1 Timothy 3:2, 12, 5:9 and Titus 1:6 refer to how an Overseer (Bishop is an unfortunate KJV rendering, the most obvious area where it's Anglicanism is an issue) should be the Husband of "One Wife" the word for "one" here is "Mia" (Strong# 3391) which can be interpreted as meaning "only one", "Heis" or "Monad" are the standard Greek words for "one". But these are special guidelines for Overseers, the rule here could also mean no less then one (hence how Protestants use it against The Vatican) and elsewhere it's clear Christians can choose to be single for life if they wish.

Polyandry is the term for a marriage between one woman and plural husbands. The Wikipedia page says the Bible condemns it simply by citing the adultery laws. That's obviously flawed logic however. The Bible doesn't address it, the Hebrew Bible is the product of a very Patriarchal culture that never even heard of it as an option. In the New Testament Paul might have heard of it from the examples in ancient Sparta, or Caesar's account of the Celts practicing it, but if he did he chose not to address it.

The most common form that has actually been practiced is Fraternal Polyandry, a pair or group of brothers sharing a wife. The Torah does say that if a husband dies before producing an heir, that his widow should marry his nearest living kinsman (who would be a brother if there was one) to produce a son that would in a sense legally be considered the son of the dead husband. The reason for this is it is vital that the family line of inheritance continue, it was considered important for the tribe as a whole that no individual family line perish. So, what if a Husband becomes unable to reproduce but still lives? Like he becomes Sterile due to illness, or loses his genitals in an injury? Given the intent of the law, I could imagine it being allowed there if they'd have considered it.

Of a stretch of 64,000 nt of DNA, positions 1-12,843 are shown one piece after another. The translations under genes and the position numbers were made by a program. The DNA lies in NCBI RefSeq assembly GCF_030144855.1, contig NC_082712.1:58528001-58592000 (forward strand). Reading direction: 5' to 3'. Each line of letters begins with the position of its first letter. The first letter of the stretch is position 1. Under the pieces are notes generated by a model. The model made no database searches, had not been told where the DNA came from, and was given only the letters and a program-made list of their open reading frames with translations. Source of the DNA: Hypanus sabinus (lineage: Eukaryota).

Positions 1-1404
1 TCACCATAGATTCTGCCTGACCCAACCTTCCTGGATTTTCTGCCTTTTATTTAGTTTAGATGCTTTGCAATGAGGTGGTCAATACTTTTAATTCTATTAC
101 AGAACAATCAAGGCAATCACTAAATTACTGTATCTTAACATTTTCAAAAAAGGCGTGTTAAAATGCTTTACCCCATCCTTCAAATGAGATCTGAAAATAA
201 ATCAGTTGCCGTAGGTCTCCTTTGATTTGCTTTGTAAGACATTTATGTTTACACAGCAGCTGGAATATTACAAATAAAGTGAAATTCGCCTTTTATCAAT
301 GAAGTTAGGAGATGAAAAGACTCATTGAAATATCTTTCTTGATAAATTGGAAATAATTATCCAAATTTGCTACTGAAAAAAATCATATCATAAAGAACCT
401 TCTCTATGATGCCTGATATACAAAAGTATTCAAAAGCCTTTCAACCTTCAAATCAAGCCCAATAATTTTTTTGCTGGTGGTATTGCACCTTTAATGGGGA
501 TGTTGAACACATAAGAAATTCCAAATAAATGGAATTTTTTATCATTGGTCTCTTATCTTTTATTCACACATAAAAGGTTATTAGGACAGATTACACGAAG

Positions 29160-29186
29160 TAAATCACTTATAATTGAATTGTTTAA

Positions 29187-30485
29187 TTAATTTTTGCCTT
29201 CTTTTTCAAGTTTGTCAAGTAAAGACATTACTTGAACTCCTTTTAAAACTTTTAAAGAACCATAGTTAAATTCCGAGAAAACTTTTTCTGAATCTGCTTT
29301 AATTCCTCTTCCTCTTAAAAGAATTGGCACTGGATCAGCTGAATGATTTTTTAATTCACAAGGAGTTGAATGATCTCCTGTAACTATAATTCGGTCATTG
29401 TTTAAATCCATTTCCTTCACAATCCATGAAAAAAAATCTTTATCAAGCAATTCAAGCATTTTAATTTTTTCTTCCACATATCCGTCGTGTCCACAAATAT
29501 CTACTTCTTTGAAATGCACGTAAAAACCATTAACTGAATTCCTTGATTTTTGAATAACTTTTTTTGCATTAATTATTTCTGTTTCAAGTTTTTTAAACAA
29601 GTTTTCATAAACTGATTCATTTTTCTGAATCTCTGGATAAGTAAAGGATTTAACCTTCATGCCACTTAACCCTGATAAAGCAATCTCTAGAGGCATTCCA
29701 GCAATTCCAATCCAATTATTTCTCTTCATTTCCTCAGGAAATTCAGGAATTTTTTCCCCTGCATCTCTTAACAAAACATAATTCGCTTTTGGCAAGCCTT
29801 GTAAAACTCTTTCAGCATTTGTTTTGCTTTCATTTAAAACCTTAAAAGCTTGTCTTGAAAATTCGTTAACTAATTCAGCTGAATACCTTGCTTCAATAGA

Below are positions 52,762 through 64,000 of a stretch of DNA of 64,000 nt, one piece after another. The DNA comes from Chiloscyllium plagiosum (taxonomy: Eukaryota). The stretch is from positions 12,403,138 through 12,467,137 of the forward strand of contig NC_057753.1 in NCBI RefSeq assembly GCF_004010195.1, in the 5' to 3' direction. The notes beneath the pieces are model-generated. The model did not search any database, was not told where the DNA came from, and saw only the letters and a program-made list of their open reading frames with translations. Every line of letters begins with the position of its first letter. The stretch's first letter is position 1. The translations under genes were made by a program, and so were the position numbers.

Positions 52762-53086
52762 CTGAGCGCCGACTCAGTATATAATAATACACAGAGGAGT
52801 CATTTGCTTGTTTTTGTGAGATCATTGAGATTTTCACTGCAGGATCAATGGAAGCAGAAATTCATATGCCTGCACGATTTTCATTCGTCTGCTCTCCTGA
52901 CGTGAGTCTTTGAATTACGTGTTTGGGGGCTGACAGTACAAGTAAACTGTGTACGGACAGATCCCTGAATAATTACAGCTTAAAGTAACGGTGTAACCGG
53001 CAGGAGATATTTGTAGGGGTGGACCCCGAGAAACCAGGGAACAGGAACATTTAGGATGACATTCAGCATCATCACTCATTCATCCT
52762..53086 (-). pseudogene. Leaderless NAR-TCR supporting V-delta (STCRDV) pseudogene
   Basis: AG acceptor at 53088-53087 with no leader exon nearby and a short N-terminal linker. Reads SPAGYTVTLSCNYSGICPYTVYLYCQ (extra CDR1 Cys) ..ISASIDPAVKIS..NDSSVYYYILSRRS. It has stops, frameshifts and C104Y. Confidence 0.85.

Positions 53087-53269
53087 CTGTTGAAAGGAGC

On the other hand, Jesus condemns a man married to a divorced woman who's husband still lives as adultery. But that needs again to be understood in the context of the condemnation of divorce.  As I said in other articles, it's only reproductive sex God really wants to restrain.